A dark storm raging (tabbyclaw) wrote,
A dark storm raging
tabbyclaw

Hello again. Merry Christmas, Happy Hanukkah, Happy New Year, and any other festivities I may have missed. Once again, I have a small round of pictures that I hope will hint at fascinating things to come later.



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First off, Liz is aaaaalmost done. In this picture you can see her final painting, mostly in shades of black. The brown on her accessories isn't show-accurate, I'll admit, but the extra visual interest was essential to keep from losing the little detail I had. She's been sealed with a couple different sealers to give her some texture; most of her clothing has a dull finish, but the 'metal' of her buckles and gun grips is sealed with a gloss finish, as is the satiny ruffle around her neck.

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This is the second-to-last step in her transformation: hair styling. With the exception of a few specific colors, Dollyhair nylon styles really well. Wrap it up in braids or curlers and throw some boling water over it, and it'll stay until you mess with it again. I've taken the curlers out since this picture was taken, but no 'after' photos yet because I haven't decided if I actually like it yet and I may redo it.

I have to make a confession: I'm really not happy with how Liz is coming out. Her basecoat was the wrong consistency from the start, which I didn't realize until I'd already done a lot of other work on her. None of the other ponies I've airbrushed since finishing her have had this problem, which I think was caused by thinning the paint with the medium I use for handpainting rather than water, but it's led to lots of little 'wounds' in her paint job that I haven't been able to repair because the paint I'd been saving congealed despite being in a sealed container. Add to that the problems of old sculpting compound that I discussed in my last post, and you end up with a pony who's really not up to my usual standards out of a combination of media issues and frustration making me say "to hell with it" on a few important details. But in some ways, that's why I did her first out of all the ponies in this project: I was expecting something to go wrong with it, and I expected that to happen when I was just starting out, so I started with the character I had the least emotional attachment to and whose design would involve most of her being covered up while on display anyway. She'll look great on the shelf once she's done, but she's not looking so hot up close right now.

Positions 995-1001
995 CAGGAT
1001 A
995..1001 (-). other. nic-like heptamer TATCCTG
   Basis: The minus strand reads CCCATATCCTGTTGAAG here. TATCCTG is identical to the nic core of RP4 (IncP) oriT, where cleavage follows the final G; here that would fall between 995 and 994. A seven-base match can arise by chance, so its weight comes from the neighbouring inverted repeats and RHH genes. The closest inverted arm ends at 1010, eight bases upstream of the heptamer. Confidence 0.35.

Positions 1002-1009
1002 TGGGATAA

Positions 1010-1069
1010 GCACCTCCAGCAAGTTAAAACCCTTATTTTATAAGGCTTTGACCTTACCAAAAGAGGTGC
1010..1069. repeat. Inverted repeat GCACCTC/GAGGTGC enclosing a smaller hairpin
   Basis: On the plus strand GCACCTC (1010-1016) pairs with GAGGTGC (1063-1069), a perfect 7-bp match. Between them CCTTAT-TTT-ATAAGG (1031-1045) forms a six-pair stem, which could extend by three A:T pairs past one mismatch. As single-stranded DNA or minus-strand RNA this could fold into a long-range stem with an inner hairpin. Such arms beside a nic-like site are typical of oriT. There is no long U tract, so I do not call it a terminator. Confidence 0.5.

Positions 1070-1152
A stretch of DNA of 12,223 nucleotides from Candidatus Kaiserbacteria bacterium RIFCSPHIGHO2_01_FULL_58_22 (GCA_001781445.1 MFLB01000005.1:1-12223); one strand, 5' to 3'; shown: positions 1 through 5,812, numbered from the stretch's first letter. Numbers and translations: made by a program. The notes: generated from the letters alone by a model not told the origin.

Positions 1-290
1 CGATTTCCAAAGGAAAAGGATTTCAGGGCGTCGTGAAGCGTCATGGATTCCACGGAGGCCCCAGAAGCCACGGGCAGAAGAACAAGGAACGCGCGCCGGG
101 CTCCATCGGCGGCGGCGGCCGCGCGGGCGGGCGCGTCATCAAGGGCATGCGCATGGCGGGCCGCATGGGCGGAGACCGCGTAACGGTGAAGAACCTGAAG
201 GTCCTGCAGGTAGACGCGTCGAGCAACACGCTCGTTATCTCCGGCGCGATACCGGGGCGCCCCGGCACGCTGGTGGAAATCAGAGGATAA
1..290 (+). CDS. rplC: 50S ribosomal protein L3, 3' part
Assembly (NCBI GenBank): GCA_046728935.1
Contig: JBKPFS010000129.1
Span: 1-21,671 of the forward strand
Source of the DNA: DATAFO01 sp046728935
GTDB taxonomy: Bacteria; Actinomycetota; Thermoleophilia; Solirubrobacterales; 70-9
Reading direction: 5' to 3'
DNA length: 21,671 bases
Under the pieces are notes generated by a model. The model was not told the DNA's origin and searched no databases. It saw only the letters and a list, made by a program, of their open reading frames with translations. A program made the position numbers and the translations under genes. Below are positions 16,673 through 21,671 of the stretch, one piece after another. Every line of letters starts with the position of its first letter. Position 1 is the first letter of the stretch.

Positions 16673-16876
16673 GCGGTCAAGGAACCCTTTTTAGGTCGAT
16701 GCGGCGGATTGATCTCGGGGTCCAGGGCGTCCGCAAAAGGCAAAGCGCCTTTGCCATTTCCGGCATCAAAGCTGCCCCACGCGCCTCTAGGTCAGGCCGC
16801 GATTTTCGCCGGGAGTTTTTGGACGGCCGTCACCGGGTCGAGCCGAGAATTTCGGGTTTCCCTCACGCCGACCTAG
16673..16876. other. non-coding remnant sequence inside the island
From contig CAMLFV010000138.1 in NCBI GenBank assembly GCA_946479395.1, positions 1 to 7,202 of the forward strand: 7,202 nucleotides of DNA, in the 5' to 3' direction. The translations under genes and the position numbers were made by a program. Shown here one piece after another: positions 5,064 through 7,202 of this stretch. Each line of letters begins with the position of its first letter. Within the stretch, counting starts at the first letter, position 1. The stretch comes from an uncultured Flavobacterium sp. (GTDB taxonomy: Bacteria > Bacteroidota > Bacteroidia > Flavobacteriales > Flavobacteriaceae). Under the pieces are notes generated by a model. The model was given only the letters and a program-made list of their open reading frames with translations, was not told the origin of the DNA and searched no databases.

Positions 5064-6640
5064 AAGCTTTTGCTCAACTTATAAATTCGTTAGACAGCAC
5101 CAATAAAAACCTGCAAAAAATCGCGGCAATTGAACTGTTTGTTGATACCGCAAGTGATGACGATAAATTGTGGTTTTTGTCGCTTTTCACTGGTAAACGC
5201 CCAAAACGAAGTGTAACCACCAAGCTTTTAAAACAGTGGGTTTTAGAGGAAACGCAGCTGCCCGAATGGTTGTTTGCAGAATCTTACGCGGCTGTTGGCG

In news that I am more enthused about, work on Rory and my dormant Angel continue apace:

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Neither of these pictures is that interesting, but put together they're another little look into how I sculpt. Unless there's something weird going on with the layering, I always prefer to work from the bottom up and the back forward. Rory is currently at another 'decisions, decisions' point, as I work out exactly how I'm going to do his hair and the top half of his costume. I'm basing it on the stag do shirt and bodywarmer from "The Vampires of Venice," so at this point the question is how the layers are going to interact and how much I'll have to do before reattaching his head.